The Dark Direction of Bodybuilding!

by Anders JP Eskilsson

Competitive Pro Bodybuilding is undergoing some serious transformations at this point in time. The open division has been critiqued for more than ten years by a vast majority of the bodybuilding community. And we all know the opinions of the critique such as “Lacks in conditioning,” “Distended bellies,” “The 90’s was so much better,” “No real work ethic,” and the beat goes on.

In addition to the progress or decline of the fitness industry, new categories like Men’s Physique and the latest edition to the NPC/IFBB – Classic Physique (CPD) has been created for the future as an alternative to the original division of bodybuilding. As many of us know, the criteria of CPD will give preference to the more balanced and aesthetically pleasing type of physiques; a choice which is opening up to becoming a more mainstream division along with MPD. In return the categories might have the possibility to reach out further beyond the walls of the fitness industry compared to the original division of bodybuilding. By promoting a more downsized and achievable look CPD will become more mainstream and might gain more competitors to the stages, plus attract more business opportunities and which also means the federation earns more money.

However, on a sad note, and this is inevitable, by focusing on these new physical values and partially moving away from bodybuilding standards, the old school ideals of becoming an icon bodybuilder like a Ronnie Coleman or a Jay Cutler and implementing their kind of work ethic into becoming the best bodybuilder the world has ever seen; those core ideals will be lost in the evolutionary process of turning mainstream.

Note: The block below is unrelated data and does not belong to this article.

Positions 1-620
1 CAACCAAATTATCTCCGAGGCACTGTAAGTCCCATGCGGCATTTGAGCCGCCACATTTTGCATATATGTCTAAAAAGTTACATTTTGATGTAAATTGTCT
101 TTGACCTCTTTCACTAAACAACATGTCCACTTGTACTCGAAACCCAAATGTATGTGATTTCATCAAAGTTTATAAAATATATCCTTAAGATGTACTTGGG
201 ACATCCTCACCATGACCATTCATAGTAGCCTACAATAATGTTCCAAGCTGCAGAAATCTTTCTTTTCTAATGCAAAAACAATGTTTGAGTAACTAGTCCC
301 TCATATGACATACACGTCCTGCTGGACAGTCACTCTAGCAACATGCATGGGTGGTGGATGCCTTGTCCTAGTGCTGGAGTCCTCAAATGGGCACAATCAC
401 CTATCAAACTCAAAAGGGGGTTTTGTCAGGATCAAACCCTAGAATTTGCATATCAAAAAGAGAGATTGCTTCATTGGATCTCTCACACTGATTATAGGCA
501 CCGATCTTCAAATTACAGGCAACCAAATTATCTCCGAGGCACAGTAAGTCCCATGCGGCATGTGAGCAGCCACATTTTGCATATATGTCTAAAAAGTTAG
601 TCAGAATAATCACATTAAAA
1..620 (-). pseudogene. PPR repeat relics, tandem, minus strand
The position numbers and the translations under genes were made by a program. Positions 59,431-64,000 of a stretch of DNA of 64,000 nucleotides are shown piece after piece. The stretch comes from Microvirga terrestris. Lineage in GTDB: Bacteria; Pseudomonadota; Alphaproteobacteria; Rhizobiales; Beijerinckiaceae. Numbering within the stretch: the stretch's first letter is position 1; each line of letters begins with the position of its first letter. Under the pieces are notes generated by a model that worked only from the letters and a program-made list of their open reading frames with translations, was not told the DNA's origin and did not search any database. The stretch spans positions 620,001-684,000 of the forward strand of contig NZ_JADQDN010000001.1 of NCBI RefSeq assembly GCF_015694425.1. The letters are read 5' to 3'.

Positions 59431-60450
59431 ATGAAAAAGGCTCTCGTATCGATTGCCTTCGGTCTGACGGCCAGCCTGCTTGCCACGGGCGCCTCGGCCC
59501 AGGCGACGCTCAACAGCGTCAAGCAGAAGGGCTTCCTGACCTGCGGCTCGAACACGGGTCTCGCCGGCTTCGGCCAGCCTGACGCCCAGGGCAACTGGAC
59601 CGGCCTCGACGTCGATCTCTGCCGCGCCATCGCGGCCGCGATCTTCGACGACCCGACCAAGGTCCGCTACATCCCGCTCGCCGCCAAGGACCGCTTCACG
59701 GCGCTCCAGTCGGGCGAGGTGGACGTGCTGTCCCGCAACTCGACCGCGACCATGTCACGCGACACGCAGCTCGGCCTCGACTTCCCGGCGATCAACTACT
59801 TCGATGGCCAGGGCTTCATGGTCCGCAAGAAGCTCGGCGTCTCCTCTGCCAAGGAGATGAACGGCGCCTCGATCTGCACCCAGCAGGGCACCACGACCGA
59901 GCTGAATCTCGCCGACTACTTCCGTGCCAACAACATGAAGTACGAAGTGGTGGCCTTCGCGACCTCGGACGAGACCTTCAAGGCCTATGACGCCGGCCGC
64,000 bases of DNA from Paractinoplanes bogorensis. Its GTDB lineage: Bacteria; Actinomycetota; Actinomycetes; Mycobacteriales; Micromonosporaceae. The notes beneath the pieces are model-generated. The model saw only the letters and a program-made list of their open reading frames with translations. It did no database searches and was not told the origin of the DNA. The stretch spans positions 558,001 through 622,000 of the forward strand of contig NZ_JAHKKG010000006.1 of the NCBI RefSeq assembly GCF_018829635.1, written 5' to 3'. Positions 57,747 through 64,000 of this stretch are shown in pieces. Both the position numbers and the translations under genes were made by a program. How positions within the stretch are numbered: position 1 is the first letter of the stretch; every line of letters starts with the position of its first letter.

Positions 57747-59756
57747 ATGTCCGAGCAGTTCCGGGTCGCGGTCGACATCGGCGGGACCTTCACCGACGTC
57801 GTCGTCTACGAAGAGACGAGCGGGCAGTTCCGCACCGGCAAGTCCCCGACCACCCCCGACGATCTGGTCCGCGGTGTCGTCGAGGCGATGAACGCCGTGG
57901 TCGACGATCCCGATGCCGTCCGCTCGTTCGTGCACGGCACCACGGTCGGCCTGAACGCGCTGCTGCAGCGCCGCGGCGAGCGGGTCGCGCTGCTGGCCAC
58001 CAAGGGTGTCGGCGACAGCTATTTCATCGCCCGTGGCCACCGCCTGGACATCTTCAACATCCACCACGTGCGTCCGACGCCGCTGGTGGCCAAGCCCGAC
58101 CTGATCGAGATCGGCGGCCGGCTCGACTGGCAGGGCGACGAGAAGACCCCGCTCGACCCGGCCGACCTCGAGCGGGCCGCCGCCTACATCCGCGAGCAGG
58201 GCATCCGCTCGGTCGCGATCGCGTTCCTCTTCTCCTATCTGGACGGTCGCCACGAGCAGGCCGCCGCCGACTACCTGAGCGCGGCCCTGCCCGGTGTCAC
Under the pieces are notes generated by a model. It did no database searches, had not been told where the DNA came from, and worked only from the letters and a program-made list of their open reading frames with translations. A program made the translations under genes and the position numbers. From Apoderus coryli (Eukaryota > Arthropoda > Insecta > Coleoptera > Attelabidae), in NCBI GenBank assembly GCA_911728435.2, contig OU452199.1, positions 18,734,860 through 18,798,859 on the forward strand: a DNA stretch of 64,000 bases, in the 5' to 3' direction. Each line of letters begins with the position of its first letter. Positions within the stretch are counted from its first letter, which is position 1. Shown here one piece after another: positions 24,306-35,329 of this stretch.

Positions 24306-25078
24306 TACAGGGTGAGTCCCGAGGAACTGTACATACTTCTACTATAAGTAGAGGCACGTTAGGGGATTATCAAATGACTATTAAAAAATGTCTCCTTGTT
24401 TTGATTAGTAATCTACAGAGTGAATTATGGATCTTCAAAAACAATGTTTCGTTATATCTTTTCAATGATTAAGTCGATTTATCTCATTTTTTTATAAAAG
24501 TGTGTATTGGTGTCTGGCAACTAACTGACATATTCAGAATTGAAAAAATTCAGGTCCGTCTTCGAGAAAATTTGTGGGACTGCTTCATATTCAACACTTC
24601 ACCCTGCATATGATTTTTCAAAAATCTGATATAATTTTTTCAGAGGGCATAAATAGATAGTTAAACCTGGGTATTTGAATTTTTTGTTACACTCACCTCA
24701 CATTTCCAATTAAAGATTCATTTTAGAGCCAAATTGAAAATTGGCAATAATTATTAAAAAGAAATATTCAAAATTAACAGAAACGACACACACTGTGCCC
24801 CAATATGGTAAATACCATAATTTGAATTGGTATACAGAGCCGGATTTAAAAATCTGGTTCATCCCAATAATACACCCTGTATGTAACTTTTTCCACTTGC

At the same time, the new categories might in one way be a necessary path to follow for the IFBB to continue to be vital and growas an organization in the long run. On the other hand the consequences will definitely cause the fundaments of competitive bodybuilding to shatter and decline, due to the new priorities.

Another result of the federation going mainstream will be the possibility of more business persons without any passion for bodybuilding or even fitness will be drawn to the industry, due to commercial possibilities. Company owners, directors, promoters who actually don’t knows shit about real bodybuilding or even care about it, but sees the dollar signs in the situation before anything else. Bodybuilding, as many other forms of industries, is dependent on passion to deliver sustainability and a qualitative output. So when the new investors will get more power; well then the competitive bodybuilding community is really endangered.

Nevertheless, even if the original perspectives of bodybuilding are diminishing due to all the changes going on, there are still some positive points to make. The industry has a few promising newcomer pros like Justin Compton, Cody Montgomery, and Zane Watson, and amateurs like Regan Grimes or Christopher Bumstead. These are all young guys on the rise who are giving it all to go all the way to the Olympia stage. Still, these new editions of athletes are still too few to generate a real re-growth or to speak about a genuine new wave of competitors arriving. I believe that this generation of gifted and passionate ‘original bodybuilders’ might be the last we´ll ever see.

In the end, I still believe that the origins of the culture will survive in one form or another, but the commercial side – by dividing the sport into seemingly ever more specific categories – maycontinue to diminish things, with more pros losing business opportunities such as supplement contracts, sadly enough.

At the same time, people who loves the cold concrete floor gyms, with solid steel machines, and heavy, well-beaten dumbbells; with walls covered with pictures of bodybuilding legends like Yates or Coleman, and old boom blasters playing Metallica’s “Master of Puppets” to set the tone of their workout or life in general. Those who love the core of gym training and building muscles freed from primitive commercialism, they will always survive, because in the end, the subculture of bodybuilding, is something no one can take away from them.